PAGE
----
George Gibbs Center for Economic Prosperity

Orlando Sen⁠t⁠⁠i⁠nel — Keep mos⁠t⁠ you⁠t⁠hful suspec⁠t⁠s ⁠i⁠n juven⁠i⁠le no⁠t⁠ adul⁠t⁠ cour⁠t⁠: Ed⁠i⁠⁠t⁠or⁠i⁠al

By: The James Madison Institute / 2015

Orlando Sentinel
“Keep most youthful suspects in juvenile not adult court: Editorial”
October 4, 2015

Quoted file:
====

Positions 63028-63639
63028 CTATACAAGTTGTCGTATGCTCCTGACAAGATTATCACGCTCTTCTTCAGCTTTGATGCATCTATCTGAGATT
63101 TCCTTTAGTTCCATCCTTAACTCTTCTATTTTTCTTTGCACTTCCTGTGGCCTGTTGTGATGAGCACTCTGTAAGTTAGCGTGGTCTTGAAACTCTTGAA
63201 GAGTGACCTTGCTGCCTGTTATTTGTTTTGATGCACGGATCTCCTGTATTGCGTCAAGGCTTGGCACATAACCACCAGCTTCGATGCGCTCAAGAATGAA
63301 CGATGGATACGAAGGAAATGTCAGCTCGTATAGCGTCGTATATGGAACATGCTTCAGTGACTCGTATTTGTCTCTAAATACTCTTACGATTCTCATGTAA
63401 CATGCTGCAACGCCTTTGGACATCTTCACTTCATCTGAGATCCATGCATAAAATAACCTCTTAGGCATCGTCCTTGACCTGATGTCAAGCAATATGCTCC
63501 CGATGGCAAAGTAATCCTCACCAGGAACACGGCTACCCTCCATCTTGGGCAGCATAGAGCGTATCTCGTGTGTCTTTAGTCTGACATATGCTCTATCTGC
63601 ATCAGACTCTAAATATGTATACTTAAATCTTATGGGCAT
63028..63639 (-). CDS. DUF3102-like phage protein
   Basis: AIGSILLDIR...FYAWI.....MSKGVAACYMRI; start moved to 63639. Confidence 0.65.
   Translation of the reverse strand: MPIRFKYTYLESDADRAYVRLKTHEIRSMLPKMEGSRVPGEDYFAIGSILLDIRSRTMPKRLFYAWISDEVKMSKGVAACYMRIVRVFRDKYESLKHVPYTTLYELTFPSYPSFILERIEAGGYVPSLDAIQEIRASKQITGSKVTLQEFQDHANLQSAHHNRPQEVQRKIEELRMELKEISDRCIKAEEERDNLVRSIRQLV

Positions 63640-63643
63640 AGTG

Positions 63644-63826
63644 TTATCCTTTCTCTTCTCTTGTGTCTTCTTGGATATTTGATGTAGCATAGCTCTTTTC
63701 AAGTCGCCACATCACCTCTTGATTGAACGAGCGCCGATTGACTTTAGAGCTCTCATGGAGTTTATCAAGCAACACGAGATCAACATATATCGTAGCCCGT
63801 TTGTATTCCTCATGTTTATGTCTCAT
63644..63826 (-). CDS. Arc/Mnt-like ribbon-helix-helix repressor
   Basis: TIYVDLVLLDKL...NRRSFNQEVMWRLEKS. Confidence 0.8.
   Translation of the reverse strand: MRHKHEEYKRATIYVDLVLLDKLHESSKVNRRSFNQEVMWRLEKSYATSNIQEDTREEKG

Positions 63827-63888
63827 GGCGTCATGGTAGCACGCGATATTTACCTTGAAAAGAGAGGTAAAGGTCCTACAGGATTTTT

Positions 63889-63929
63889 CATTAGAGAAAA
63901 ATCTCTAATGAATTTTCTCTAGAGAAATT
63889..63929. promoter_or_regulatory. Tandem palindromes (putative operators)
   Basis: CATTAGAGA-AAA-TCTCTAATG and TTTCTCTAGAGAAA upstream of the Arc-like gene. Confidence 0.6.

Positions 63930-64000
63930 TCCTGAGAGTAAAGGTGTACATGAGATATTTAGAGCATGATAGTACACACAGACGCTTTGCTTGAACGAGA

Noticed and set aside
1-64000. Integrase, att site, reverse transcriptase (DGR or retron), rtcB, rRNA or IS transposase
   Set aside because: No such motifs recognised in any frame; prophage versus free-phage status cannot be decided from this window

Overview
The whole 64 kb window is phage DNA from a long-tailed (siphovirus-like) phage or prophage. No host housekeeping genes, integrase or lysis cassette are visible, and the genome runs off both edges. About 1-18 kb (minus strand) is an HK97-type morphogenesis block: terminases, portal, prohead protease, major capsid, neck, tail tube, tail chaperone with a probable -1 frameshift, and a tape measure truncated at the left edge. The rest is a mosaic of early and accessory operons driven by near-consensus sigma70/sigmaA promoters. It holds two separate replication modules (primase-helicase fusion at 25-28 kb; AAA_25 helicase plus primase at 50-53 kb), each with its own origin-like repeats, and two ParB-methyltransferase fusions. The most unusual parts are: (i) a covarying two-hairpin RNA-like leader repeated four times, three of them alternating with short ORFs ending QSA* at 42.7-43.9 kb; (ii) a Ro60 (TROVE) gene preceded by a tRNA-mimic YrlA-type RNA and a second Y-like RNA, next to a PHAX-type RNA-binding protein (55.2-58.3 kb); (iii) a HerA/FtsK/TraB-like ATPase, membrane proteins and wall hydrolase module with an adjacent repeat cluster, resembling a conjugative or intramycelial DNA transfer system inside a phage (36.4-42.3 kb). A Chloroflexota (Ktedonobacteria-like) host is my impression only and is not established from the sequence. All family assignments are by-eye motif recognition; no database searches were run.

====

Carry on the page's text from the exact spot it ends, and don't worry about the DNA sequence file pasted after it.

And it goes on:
Puishment is the last and the least effective instrument in the hands of the legislator for the prevention of crime.”So declared John Ruskin.Evidently, the Florida Legislature is no fan of the influential British social thinker. This shows particularly in the way Florida prefers to punish offenders who can’t catch an R-rated flick without an accompanying adult.Specifically, Florida leads the nation in shifting young suspects to the adult court system and in locking up kids in adult hellholes.And that doesn’t make sense — for the kids, for taxpayers, or for public safety.Blame Florida’s misguided record on what’s called “direct file.” It affords prosecutors unbridled discretion to transfer 16 – and 17-year-olds charged with felonies to adult court. They also can charge as adults 14- and 15-year-olds who commit certain felonies.Not that prosecutors are herding a stampede of ax murderers into the adult roundup. Better than 60 percent of the more than 12,000 juvenile suspects moved to the Florida adult court system in the past five years allegedly committed nonviolent felonies. Only 2.7 percent faced murder indictments.Yet, prosecutors armed with that unfettered power largely bypass “judicial waiver” — a hearing where a judge settles the juvenile or adult court question. Not only does direct file bypass an impartial arbiter for the child’s best interests, it plunges youngsters into an adult system that unlike the juvenile court favors punishment over rehabilitation.”Florida should reverse course and adopt an approach grounded more firmly in fact and reason,” noted a 2014 Human Rights Watch report on direct file.A left-right coalition that ranges from the Southern Poverty Law Center to the James Madison Institute, a Tallahassee-based free-market think tank, is advocating to do just that.The report suggests Florida dump direct file and embrace the fairer alternative of judges ruling on juvenile-to-adult transfers “with a strong presumption that all children 17 and under should remain in the juvenile system.”Regrettably, the tide changed in 1994 with the debut of Florida’s direct file law, born in the early ’90s hysteria fomented by social scientists who warned of violent, uncontrollable youth dubbed “superpredators” who would ravage the land. Nostradamus the scientists were not. Direct file belongs in the ’90s dustbin with that epic fail of a prophecy.As it stands, Florida is among only 14 states and the District of Columbia that sanction direct file, and one of a quartet that ban judicial review of prosecutorial direct file cases. Not that Florida should bask in its exclusivity.Under direct file, children are often pressured to take plea deals and wind up in adult incarceration where they’re robbed of age-appropriate programs and vulnerable to sexual abuse and inmate-on-inmate violence. And when they get out, they are 34 percent more likely to wind up back in jail.Bad enough. Worse, is the lack of consistency. Transfer rates vary widely from county to county. Juvenile suspects’ lives can hang on the whims of prosecutors or the prevailing political winds.Or skin color. Though 27.2 percent of children busted for crime are black, 51.4 percent of young transferred to adult court are black.Bills recently filed by Rep. Katie Edwards, a Broward Democrat, and Rep. Kathleen Peters, a Pinellas Republican, and a Senate companion filed by Sen. Miguel Diaz de la Portilla, a Miami-Dade Republican, would reduce the number of children tried as adults.Similar measures gained traction this past session with overwhelming votes in House and Senate subcommittees, but none crossed the finish line. Lawmakers can’t allow a repeat performance in the upcoming legislative session. It’s a blatant injustice for youngsters to be branded for life as felons by such a capricious system that ignores the inherent emotional differences between children and adults.It’s time to return more youthful offenders to the confines of juvenile court — where almost all of them belong.Article: